International Journal of Science and Research (IJSR)

International Journal of Science and Research (IJSR)
Call for Papers | Fully Refereed | Open Access | Double Blind Peer Reviewed

ISSN: 2319-7064




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Case Studies | Radiology and Medical Imaging Sciences | India | Volume 13 Issue 6, June 2024 | Rating: 6.9 / 10


Role of HRCT Thorax in Interstitial Lung Disease (A Study of 100 Patients)

Sahil Patel [2] | Maulik Jethva [4] | Anjana Trivedi [10] | Ravi Patel [2]


Abstract: Introduction: Interstitial lung diseases (ILDs) also called diffuse infiltrative lung diseases are heterogeneous groups of disorders that predominantly affect the lung interstitial and share similar clinical and radiological manifestations. They are characterized by alveolar, septal thickening, fibroblast proliferation and pulmonary fibrosis. (1) Patients with ILD most commonly present with shortness of breath with exertion, fatigue, weakness, loss of appetite, loss of weight, dry cough, and discomfort in the chest. These patients have a diffuse infiltrative pattern on chest X-ray. For their smoldering evolution and non-specificity of symptoms, they may remain undiagnosed and non-treated for a long time. Herein lies the importance of HRCT and other investigations in aiding an early diagnosis. In the diagnosis of interstitial lung diseases, clinical, radiological, and histological correlation is needed on most occasions. The chest radiogram remains the basic radiological tool in the investigation of these patients. However, chest radiography is relatively insensitive and is normal in 10-20% of patients with histologically proven interstitial lung disease. Many diseases remain occult or are not correctly diagnosed on chest X-rays. It is not specific also in that different interstitial lung diseases can have similar radiological appearances. With the advent of CT, Conventional 8-10 mm collimation scans allowed better assessment of lung parenchyma. However, CT only played a minor role in the diagnosis of interstitial lung diseases until the introduction of High-Resolution Computed Tomography (HRCT). By eliminating the superimposition of structures, HRCT allows for a better assessment of the type, distribution, and severity of parenchymal abnormalities. HRCT scanning with its greater ability to visualize fine. details within the lung have replaced conventional chest radiography as the preferred imaging method for the ILDs. HRCT has been found useful in the evaluation of ILDs in the following areas: Identification of the presence of disease (especially when chest x-ray or other studies are normal or equivocal), evaluation of the extent of disease, characterization of the patterns of the disease, narrowing the differential diagnosis, as a guide to the site of biopsy and assessing the clinical course of the disease and response to therapy. In this study we aim to assess the role of HRCT in the evaluation of interstitial lung disease, to accurately assess the pattern, distribution, and severity of the disease process for the purpose of treatment and management, to differentiate on HRCT reversible changes from those of irreversible which would determine the future prognosis in such patients and to assess the role of HRCT in predicting response to treatment. Materials and Methods: HRCT scan of 100 patients who fulfilled below mentioned inclusion criteria were analyzed and findings. of HRCT were correlated with relevant clinical history/investigations pertaining to patient?s complaint and was evaluated for diagnosis from the case records/registers. The present study was conducted in the Department of Radio diagnosis and Imaging, at our hospital from December 2022 to December 2023. Results: In a study of 100 patients with suspected interstitial lung disease (ILD), HRCT scans revealed specific patterns. Most patients were in their 6th and 7th decades, with males more affected than females. Chronic breathlessness (82%) and cough (62%) were common symptoms. HRCT findings included septal thickening (87%), traction bronchiectasis (60%), honeycombing (58%), and ground glass opacity (49%). Lower lobes were predominantly affected (92%), with UIP being the most common subtype (45%). Smoking was a major risk factor, associated with various ILDs. HRCT outperformed X-rays in detecting abnormalities (76 vs. 26 patients). HRCT is crucial for diagnosing and managing ILD, offering superior detection of subtle changes and aiding in prognosis prediction. It helps confirm the type and extent of ILD, assess reversibility, predict prognosis based on fibrotic changes, and monitor disease progression and complications like infections and tumors. Conclusion: A single HRCT finding is often nonspecific, the combination of the various HRCT findings, together with their anatomical distribution, can suggest the specific type of ILD It can detect lesion even when the chest radiograph is normal. HRCT can confirm the location and extent of disease.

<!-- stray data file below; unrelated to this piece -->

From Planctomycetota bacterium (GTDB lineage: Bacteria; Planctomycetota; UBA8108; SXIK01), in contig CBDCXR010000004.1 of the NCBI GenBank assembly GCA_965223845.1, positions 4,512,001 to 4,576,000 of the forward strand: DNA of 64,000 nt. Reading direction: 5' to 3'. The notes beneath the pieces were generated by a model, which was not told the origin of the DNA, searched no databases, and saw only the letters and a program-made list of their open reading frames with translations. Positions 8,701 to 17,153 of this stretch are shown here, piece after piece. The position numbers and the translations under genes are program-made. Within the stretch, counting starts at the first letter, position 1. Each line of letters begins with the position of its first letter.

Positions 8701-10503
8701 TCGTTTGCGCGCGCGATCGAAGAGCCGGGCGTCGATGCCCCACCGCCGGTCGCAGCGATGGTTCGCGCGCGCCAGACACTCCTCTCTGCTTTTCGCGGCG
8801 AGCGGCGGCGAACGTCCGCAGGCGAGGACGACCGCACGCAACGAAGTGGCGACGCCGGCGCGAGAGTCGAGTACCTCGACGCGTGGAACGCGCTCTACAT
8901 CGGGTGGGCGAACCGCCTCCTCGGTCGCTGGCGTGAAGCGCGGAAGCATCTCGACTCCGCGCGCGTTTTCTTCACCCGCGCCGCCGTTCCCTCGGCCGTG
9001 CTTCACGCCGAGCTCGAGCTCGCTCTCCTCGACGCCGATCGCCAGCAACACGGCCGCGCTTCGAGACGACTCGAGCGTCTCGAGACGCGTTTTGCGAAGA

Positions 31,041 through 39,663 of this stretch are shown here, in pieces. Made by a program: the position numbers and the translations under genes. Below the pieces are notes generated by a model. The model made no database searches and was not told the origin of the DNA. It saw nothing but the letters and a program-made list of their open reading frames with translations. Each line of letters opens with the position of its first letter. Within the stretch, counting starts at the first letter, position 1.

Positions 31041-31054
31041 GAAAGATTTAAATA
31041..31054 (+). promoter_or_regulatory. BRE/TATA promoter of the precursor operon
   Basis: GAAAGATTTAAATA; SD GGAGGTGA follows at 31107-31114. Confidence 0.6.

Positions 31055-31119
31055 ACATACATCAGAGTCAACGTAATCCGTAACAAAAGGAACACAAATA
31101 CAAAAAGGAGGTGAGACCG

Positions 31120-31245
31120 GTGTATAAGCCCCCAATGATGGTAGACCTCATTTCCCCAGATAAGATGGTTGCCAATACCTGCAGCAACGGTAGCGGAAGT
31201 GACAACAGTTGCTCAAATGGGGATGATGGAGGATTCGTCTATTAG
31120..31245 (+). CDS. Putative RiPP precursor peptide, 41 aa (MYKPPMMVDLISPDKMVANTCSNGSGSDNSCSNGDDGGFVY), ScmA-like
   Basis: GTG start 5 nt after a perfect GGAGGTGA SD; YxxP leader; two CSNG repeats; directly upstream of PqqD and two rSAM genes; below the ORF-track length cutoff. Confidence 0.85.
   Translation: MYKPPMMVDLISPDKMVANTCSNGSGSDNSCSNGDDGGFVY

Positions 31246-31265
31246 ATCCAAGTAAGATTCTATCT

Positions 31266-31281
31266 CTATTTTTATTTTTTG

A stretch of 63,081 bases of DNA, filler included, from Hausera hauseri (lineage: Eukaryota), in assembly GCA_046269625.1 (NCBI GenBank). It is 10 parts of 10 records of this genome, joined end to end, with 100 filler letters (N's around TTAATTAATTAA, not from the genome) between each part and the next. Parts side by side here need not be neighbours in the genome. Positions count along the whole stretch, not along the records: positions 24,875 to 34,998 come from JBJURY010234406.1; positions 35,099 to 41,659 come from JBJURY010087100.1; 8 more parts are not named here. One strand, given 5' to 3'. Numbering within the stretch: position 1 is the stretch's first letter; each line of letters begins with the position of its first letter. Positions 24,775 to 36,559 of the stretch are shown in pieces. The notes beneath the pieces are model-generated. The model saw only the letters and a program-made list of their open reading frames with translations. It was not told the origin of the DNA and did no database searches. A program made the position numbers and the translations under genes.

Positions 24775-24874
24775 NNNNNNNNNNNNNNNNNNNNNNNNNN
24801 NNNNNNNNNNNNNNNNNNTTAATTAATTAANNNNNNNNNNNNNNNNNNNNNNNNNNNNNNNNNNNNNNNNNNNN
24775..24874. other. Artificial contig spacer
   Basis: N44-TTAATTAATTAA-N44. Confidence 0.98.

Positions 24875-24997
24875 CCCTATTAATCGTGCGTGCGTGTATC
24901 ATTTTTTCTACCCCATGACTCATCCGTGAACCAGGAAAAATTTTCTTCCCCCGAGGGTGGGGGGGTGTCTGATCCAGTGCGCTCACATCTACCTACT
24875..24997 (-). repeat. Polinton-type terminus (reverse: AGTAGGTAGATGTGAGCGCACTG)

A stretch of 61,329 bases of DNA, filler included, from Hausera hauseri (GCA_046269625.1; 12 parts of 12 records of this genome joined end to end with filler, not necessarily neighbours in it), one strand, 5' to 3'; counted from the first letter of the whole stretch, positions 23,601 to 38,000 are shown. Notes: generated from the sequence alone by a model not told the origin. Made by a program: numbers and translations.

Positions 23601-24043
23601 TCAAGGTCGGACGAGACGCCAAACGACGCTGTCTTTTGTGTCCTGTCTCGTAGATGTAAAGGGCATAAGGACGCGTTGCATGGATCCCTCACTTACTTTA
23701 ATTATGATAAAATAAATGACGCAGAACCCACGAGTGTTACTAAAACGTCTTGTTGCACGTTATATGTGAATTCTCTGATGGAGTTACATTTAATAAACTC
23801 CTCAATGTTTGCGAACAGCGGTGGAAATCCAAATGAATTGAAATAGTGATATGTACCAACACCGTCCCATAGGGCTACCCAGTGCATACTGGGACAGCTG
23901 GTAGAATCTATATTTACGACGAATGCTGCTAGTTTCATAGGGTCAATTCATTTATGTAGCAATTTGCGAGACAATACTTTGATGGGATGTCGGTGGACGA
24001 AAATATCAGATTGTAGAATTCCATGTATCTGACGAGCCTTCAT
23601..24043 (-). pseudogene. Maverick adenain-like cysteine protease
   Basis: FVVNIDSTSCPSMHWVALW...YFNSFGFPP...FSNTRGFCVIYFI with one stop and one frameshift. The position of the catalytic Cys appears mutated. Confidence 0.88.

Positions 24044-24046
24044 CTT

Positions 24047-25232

Keywords: ILD, HRCT, Chest XRAY, Fibrosis


Edition: Volume 13 Issue 6, June 2024,


Pages: 1892 - 1902



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